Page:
Libraries Got Game

There are, perhaps, few more disconsonant scenes than of the austere silence of the library and the boisterous play of video games, but a growing movement is starting to put the two under one roof.

Libraries around the country, from the Library of Congress, to university and community libraries, are beginning to archive, collect and even check-out video games.

A 2007 study found that of the more than 400 libraries surveyed, a quarter of them said they had PC games available at their location to be checked out and nearly 20 percent said they checked out console games.

But why would a place of learning become a home to gaming?

Scott Nicholson, associate professor and library scientist at Syracuse University's School of Information Studies and the Library Game Lab of Syracuse, said there are three main goals libraries have for including video games in their collections.

They do so to provide a new service for those who aren't coming to the library, to help the library grow in its role as a community hub and to provide a service alongside existing library services like book clubs or story time.

Some libraries even have events where people can play the games inside the library, Nicholson added.

"Gaming in the library provides users with a chance to meet other people in their community who are not in their normal school or work life - people far outside their typical demographic boundaries," he said. "The library has become a place not just for taking materials home, but for engaging with others in the same physical community.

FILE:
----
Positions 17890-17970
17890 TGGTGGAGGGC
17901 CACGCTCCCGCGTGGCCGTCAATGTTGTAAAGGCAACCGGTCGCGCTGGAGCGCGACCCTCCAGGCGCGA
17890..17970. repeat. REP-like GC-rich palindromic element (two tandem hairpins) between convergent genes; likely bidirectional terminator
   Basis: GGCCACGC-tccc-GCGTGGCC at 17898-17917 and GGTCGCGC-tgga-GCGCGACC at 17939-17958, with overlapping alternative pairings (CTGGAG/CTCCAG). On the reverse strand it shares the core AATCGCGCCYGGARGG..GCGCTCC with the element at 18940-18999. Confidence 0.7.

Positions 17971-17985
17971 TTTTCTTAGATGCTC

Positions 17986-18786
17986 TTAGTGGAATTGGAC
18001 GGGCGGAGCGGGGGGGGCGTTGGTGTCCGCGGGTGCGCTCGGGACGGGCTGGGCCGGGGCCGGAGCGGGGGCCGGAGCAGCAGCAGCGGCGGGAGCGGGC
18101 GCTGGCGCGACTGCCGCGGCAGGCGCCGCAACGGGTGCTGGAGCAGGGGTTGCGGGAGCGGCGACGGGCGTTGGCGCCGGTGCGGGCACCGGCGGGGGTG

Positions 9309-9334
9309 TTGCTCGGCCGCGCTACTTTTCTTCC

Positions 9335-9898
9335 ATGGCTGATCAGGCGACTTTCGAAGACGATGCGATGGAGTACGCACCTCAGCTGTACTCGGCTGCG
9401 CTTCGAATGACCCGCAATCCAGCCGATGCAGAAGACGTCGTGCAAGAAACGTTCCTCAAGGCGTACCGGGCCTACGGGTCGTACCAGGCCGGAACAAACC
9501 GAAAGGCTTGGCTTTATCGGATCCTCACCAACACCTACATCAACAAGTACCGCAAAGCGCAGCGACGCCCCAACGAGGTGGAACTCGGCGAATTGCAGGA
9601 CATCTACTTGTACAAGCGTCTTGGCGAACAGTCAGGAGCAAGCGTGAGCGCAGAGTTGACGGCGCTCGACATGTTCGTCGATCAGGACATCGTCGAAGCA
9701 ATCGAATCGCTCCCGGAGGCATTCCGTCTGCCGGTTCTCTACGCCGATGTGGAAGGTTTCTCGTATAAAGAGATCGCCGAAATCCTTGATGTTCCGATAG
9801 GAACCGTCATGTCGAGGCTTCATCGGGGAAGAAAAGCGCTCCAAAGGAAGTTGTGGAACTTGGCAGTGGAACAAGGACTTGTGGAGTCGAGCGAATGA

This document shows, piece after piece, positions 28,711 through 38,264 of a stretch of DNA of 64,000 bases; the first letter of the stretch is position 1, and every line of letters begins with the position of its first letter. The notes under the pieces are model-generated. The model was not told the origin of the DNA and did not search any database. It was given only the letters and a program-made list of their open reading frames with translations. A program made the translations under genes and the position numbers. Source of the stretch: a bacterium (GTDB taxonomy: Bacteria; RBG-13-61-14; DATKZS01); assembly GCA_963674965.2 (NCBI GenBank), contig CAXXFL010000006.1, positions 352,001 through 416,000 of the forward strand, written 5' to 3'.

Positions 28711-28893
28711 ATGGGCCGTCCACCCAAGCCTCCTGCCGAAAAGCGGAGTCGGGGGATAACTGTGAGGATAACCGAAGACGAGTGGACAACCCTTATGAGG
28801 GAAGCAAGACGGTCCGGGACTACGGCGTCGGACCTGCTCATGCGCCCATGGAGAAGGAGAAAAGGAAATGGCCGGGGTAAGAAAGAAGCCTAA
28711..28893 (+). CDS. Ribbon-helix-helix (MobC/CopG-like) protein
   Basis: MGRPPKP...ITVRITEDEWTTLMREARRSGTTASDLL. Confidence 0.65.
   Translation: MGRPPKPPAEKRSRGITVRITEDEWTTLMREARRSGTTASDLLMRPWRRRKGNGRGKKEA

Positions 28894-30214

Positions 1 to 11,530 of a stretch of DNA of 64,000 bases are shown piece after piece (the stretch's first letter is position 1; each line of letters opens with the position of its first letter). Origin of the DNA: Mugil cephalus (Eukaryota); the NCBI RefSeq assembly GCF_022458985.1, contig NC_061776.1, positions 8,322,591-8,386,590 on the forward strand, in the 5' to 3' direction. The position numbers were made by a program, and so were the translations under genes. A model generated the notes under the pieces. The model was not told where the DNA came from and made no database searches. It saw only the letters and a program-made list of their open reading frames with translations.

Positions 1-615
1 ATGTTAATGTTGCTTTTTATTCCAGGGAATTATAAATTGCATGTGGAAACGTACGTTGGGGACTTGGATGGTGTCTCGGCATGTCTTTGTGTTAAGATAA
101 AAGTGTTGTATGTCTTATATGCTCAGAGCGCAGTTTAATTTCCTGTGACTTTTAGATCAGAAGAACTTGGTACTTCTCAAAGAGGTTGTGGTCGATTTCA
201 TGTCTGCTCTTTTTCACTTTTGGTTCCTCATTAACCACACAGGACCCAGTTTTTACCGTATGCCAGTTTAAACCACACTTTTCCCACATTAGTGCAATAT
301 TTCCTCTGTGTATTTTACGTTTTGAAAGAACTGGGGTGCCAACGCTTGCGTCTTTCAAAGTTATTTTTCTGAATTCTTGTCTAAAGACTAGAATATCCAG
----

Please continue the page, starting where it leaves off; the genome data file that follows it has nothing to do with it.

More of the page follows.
"Communities on the Web typically are from many different areas - communities in the library are people who all live and pay taxes in the same physical space."

And, Nicholson points out, games have been in libraries since the 1850s in one form or another.

"Video games are simply one current manifestation of an activity that has been in libraries for decades," he said. "Along with video games, some libraries support many other forms of gaming - board, card, (role-playing games), and big games."

The inclusion of games and video games aren't just limited to public, community libraries. Universities and research libraries have also started including them. Even the Library of Congress is in the midst of a video game archiving effort.

Recently the Universty of Colorado at Boulder announced they were considering adding playable video game consoles in their library as part of a commons area, which also houses a café.

CU outreach librarian Deborah Fink told the university paper that the center could provide a break to students.

"I think education is waking up to the fact that we are whole beings," she told the Colorado Daily. "We know it's important to take breaks and to refresh yourself."

Nicholson says the inclusion of a gaming area is no different than having a coffee shop in a university library.

"The cafe does not support the mission of the library, but draws people in and makes the library a more comfortable space for people to explore information and get to know each other," he said. "Gaming is a similar activity - if the goal of the library is to be a place for relaxation and socialization, then it fits into that goal."

The inclusion of video games in libraries isn't much different than earlier movements to include pieces of art, movies and music as items that could be checked out.

By opening the door to video games, libraries and communities nationwide are reflecting the growing importance of gaming not only as part of today's popular culture but as a medium that can confront serious issues and spur emotional and intellectual debate.

Well Played is a weekly news and opinion column about the big stories of the week in the gaming industry and its bigger impact on things to come. Feel free to join in the discussion.